101 Things to do with Salami
From Uncyclopedia, the content-free encyclopedia
“...this virtjssghjstytrhategeuilbtruitybgilyuous emblem of the virile cook!”
Salami was once considered to be a mythical creature which appeared in a number of medieveal bestiaries under the heading "Thingys unfit to eat for Trew Christians". It often appeared in the company of The Lesser Chorizo which was feared for its ability to cause high winds.
edit The Origins of the Salami
The first recorded instance of Salami was in the footnotes of the famous cookbook by Epicure, a roman gourmand who likened the chances of eating an entire one at a single sitting as "similar to trying to piss off an aqueduct in a high wind". He is famed for poisoning the mad Emporor Caligula with a rare Hymalayan Salami.
The name is eat itthought to derive from the Phoenecian "Sorgum Mica" (pronunced Sla-mir-ha)which was the practice of sewing prisoners inside the stomach lining of a large Ox and slowly boiling, roasting and dividing them. This was the standard punishment for seducing a novice priest; the Italians later took up the practice but not the punishment.
The practice spread across the continent until it was adopted by tribes living along the Silk Trail and thus to the West. As religious beliefs were different along this path, the lack of novice priests soon led to the use of sheep, goats and political prisoners which continues in some parts of China to this day.
Over the next two or three eons the art of "Salam-chi" became popular; it consisted mainly, but not exclusively, of cooking a mixture of animal products and vegetables in a ritualised manner. In Japan, the art form reached it's zenith in the elaborate and often dangerous "Wang-Tang-Soup" a concoction which was always in danger of exploding/imploding due to the addition of Fugu fish extract.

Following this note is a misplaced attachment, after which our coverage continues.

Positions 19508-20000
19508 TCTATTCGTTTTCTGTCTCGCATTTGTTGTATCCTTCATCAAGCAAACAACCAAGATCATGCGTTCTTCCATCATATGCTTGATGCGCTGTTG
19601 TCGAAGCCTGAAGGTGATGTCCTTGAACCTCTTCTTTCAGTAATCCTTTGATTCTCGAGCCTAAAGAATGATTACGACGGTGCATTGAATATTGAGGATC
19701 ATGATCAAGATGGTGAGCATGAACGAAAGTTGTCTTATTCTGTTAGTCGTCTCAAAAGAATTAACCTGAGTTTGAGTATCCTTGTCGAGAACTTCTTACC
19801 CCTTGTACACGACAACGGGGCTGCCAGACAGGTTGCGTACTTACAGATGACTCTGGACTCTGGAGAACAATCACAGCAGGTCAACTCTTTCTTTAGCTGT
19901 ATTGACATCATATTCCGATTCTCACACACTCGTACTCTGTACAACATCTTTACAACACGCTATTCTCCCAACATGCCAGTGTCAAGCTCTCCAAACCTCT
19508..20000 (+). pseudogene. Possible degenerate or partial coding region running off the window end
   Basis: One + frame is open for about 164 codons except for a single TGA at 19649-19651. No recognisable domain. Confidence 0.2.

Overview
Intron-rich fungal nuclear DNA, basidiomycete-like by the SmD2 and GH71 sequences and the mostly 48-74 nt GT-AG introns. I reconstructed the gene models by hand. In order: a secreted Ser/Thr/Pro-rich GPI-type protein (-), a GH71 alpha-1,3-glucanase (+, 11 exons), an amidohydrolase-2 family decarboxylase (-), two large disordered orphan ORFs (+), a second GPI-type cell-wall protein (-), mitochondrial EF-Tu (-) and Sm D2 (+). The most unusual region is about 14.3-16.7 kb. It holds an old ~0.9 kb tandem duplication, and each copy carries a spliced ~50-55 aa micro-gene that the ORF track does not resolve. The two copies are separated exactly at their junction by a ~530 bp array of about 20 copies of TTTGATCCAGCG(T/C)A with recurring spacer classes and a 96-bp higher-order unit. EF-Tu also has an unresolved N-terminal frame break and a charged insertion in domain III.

edit From the Dark Ages to the Medieval period
During the Midieval period, the Knights Templar were usually depicted as the gaurdians of the christian faith and this specifically included holding back the tide of Salami sweeping Europe. Propoganda often included unarmed knights battling to the death with tiger-like Salami beasts. It is thought that the method of substituting a Salami for a cat in order to practice dry Huffing was introduced at this time.
In 1426, Pope John Paul Gotty revoked the Covenant of Nives by declaring that:
"The Salami is not antithetical to Christian Teachings; indeed, it is conversant with, and conspicous for, it's dialectical qualities". He was burned at the stake soon after.
edit Vice and Venice
In 1516 the then Doge of Venice, Cardinal Kumquat, declared that:
"The Salami renders vice unto the virtuous; lavisciousness to the chaste and is the Devil's Sacrement - or excrement, notwithstanding". This was in reaction to the Spanish Ambassador seducing the Doge's sixth mistress with a lightly salted and partly cured Salamancan Salami. The Ambassador later retracted his magnificent gift and substituted a soft-baked eel, thus avoiding an international incident.
edit Sir Samuel Pepys
By the 17th. Century, Salami fever had swept England. Sir Samuel Pepys, the great diarist, recorded that he buried several feet of Salami in his garden, together with a large cheese, in order to save them from the Great Fire of London in 1666. His diary notes:
- Sunday 2nd. September: "Arose at four in the morning having been awaken'd by our maid, whom I puta del scutta most amusingly. Later, she drew my attention to a large glow to the East of the city. I at first returned to bed but cries and calls for help in the nearby streets soon caused me to dress hurriedly; the Fire had almost reached Hardpole Street so I hastily buried a large cheese and two ells of Salami in the garden".